Stars explained: * A production of no real merit with failings in all areas. ** A production showing evidence of not enough time or effort, or even talent, and which never breathes any real life into the piece – or a show lumbered with a terrible script. *** A good enjoyable show which might have some small flaws but has largely achieved what it set out to do.**** An excellent show which shows a great deal of work and stage craft with no noticeable or major flaws.***** A four star show which has found that extra bit of magic which lifts theatre to another plane.
Half stars fall between the ratings

More cheers than shock for Peter

Shockheaded Peter

Stage 2

The Crescent Studio


I GET the feeling that if Stage 2 did a one man show it would have a cast of at least 30.

With Shockheaded Peter there was a dispute, among the reviewing team as to whether there were 46, as per programme, or 48 as per head count, on stage at various times; whatever the final count it was an industrial strength crowd and all credit to director Lucy Bailey-Wright in that it was never a mob but always a well-oiled machine of a cast.

Shockheaded Peter is based on Der Struwwelpeter, a popular German children's book by Heinrich Hoffman dating from 1845 which tells the tales, in rhyme, of mischievous children and the dire consequences of bad behaviour.

Dr Hoffman  does not do gentle nursry rhymes it seems, indeed had he done Mary Had a little lamb you feel sure it would have involved at the very least a psychopathic wolf or a barbecue.

Peter was one of the gentler stories and the opener. As the audience enter they are confronted by a line of 19 young people on a line of 20 wooden cubes. The young cast carry on as if no one is there slowly becoming  noisier and more animated as showtime approaches until Peter, (Alice Bettis Marsh) hair the size of Dudley and finger nails down to her ankle, appears and walks along the line of boxes as the other 19  principal cast recite his tale.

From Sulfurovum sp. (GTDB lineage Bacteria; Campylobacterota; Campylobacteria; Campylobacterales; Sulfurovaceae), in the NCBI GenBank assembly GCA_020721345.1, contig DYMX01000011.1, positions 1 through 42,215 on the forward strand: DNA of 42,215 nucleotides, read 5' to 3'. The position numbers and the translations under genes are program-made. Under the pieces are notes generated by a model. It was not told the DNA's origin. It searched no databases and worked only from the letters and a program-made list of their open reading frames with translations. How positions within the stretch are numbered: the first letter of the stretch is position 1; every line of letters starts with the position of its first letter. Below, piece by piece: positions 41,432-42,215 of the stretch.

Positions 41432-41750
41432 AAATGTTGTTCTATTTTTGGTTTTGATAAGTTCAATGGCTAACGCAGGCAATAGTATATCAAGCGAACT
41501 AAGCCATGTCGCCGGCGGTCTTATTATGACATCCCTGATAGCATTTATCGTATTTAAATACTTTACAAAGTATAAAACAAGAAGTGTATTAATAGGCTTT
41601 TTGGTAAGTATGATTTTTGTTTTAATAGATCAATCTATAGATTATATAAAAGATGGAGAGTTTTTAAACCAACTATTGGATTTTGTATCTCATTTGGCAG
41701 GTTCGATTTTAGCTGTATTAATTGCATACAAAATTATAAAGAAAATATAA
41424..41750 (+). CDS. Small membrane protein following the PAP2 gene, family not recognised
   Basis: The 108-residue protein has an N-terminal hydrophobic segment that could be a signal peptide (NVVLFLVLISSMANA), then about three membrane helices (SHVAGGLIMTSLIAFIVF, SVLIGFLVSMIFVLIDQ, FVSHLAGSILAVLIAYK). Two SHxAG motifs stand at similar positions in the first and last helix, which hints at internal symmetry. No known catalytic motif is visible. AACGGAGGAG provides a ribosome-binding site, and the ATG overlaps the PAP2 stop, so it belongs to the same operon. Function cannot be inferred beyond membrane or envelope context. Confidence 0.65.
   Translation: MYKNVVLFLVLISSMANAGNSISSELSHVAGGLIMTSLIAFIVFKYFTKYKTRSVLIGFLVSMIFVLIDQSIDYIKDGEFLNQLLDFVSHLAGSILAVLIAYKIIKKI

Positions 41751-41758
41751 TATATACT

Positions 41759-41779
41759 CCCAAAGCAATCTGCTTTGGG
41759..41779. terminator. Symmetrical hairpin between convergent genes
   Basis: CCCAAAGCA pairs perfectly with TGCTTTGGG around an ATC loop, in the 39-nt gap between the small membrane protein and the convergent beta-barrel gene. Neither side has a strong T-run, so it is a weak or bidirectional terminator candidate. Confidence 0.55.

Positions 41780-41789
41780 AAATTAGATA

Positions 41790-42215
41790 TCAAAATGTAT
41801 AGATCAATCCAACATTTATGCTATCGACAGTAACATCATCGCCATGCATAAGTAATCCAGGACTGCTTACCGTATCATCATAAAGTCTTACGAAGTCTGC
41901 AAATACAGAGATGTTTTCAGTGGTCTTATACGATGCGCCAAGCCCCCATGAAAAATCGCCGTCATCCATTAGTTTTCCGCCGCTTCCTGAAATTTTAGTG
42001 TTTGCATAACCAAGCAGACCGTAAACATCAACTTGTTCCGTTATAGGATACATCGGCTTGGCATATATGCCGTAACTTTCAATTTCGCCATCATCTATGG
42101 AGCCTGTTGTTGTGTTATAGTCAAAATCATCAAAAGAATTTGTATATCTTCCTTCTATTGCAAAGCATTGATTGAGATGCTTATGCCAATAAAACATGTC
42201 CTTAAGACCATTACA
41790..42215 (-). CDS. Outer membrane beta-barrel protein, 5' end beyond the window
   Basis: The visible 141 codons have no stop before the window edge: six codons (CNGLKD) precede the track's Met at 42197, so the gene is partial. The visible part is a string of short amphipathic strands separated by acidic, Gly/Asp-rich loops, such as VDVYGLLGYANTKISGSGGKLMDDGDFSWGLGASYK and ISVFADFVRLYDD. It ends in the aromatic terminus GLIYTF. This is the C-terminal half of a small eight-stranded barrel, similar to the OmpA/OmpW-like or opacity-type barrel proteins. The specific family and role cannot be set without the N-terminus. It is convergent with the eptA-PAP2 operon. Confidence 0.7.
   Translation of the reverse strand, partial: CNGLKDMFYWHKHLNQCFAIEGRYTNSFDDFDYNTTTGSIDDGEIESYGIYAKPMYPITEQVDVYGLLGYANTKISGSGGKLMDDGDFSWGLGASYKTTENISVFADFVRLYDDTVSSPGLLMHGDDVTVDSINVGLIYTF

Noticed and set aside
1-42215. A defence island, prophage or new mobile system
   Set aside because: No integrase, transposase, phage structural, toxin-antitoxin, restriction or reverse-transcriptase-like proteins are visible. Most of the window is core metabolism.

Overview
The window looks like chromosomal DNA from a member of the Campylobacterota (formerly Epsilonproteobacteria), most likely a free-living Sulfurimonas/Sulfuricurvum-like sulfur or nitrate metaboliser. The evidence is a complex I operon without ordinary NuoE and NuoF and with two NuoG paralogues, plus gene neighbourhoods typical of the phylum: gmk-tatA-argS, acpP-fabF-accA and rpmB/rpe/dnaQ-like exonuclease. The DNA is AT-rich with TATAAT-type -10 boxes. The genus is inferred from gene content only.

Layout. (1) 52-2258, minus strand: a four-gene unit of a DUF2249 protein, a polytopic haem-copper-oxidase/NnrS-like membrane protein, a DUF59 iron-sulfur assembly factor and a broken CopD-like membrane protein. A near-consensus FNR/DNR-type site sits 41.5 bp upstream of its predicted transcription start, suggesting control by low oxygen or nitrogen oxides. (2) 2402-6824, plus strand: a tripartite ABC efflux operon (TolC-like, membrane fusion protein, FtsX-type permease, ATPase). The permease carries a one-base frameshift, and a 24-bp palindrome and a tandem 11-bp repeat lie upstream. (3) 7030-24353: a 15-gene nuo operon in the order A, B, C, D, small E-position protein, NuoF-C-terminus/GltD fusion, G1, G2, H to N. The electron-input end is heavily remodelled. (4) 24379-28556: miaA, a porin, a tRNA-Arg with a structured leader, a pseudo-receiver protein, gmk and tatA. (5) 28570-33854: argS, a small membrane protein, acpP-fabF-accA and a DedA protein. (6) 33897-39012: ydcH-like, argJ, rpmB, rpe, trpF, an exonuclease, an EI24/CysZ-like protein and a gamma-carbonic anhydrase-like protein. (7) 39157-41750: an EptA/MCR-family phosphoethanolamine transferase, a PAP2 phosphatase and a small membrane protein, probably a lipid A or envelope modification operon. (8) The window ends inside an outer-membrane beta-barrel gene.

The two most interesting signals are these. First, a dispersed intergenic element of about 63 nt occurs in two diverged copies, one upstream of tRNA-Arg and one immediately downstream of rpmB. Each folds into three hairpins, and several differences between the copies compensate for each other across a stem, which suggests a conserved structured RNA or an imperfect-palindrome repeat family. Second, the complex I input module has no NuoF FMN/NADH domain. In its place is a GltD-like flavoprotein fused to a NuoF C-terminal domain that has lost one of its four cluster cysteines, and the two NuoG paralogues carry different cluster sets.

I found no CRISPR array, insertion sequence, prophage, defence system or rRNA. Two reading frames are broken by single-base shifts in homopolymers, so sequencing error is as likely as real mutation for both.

Fairly simple moral really. If you  neglect personal hygiene than people tend to avoid you. Peter was one of the lucky ones. Conrad Suck a Thumb(Khalid Daley) was told thumbsucking had dire consequences. Did he listen?  Did he hack and along came a tailor and cut off both thumbs with a giant pair of shears to produce ribbons of blood.

Then there was Harriet (Laura Dowsett)who was told not to play with matches – vain hope that was. The result was a 41 man fire and four frightened kittens as she burned to  . . . well nothing with all that remained being her red shoes.


James (Oliver Johnson) froze solid from eating too much ice cream while Augustus  (Gabriel Hudson) stops eating his soup so wastes away and dies.

Verity (Meg Luesley) is one of those know it all types no one really likes. She makes the mistake of telling a magician she knows how all his tricks are done, except the last one of course, when he makes her vanish.

Then there is Fidgety Phillip (Aidan Richards), Cruel Frederick (George Hannigan) and Hateful Georgia (Emaan Durrani)and Caring Mary (Anna Ryan) who change bodies and can't change back again. Ruthless Mike (Lucy Baines) and Reckless John (Ella Swarbrick) give their governess vanishing cream only to find they can't hide from her when she is invisible!.

There is Janet (Eva Bolt), Foolish Phillipa (Sarah Middlemiss), Victor (Ethan Tarr) and the halibut, Disobedient David (Annabelle Quirin), Patricia in London (Rosie Nisbet), Flying Bobby (Priya Edwards) and Fartin Martin (Jonni Dowsett) whose flatulence problem creates green smoke and eventually a jet propelled flight and crash while Johnny head in Air (Mark  James) doesn't look where he is going.

The 20 lead roles are on stage all the time and never missed a beat or a cue and moved the 20 cubes around like clockwork, setting a new scene for each of the characterisations, including some written by the group themselves. They even kept track of the cubes that were really boxes, holding props, not only knowing where they were but what they contained. An impressive feat.

Breaking the studio up into quarters of 24 seats each with the action in a cross between opened up the stage to produce virtually four plays at once with each of the four audiences being given a different view and perspective.

As a piece of theatre Peter is interesting and entertaining and is a chance to showcase a range of talents and abilities, both on and offstage, but more importantly it provides a stage for 46, or was it 48 youngsters who brought enthusiasm in life to the studio and to their credit, you could hear every word. As always Stage 2 were first class.

Roger Clarke 

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